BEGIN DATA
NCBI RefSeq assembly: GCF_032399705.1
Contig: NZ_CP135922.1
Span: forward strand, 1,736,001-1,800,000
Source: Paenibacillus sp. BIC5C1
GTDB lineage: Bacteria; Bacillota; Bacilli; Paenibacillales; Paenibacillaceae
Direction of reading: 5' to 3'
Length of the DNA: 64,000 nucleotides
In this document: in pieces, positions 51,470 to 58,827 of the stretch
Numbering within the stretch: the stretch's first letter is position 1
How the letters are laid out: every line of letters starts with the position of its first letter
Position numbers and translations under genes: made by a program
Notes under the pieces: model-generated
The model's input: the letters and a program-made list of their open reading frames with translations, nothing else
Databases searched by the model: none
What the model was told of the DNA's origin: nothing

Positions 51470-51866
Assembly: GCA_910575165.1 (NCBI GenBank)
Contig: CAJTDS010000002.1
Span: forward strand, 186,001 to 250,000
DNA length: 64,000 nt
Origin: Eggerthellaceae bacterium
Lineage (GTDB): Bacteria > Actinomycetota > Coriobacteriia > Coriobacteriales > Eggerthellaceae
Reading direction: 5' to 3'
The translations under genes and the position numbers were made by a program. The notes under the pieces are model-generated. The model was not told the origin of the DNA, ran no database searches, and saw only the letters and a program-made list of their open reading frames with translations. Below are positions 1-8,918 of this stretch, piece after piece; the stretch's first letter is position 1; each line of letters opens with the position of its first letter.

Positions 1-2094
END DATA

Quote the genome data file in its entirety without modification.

NCBI RefSeq assembly: GCF_032399705.1
Contig: NZ_CP135922.1
Span: forward strand, 1,736,001-1,800,000
Source: Paenibacillus sp. BIC5C1
GTDB lineage: Bacteria; Bacillota; Bacilli; Paenibacillales; Paenibacillaceae
Direction of reading: 5' to 3'
Length of the DNA: 64,000 nucleotides
In this document: in pieces, positions 51,470 to 58,827 of the stretch
Numbering within the stretch: the stretch's first letter is position 1
How the letters are laid out: every line of letters starts with the position of its first letter
Position numbers and translations under genes: made by a program
Notes under the pieces: model-generated
The model's input: the letters and a program-made list of their open reading frames with translations, nothing else
Databases searched by the model: none
What the model was told of the DNA's origin: nothing

Positions 51470-51866
Assembly: GCA_910575165.1 (NCBI GenBank)
Contig: CAJTDS010000002.1
Span: forward strand, 186,001 to 250,000
DNA length: 64,000 nt
Origin: Eggerthellaceae bacterium
Lineage (GTDB): Bacteria > Actinomycetota > Coriobacteriia > Coriobacteriales > Eggerthellaceae
Reading direction: 5' to 3'
The translations under genes and the position numbers were made by a program. The notes under the pieces are model-generated. The model was not told the origin of the DNA, ran no database searches, and saw only the letters and a program-made list of their open reading frames with translations. Below are positions 1-8,918 of this stretch, piece after piece; the stretch's first letter is position 1; each line of letters opens with the position of its first letter.

Positions 1-2094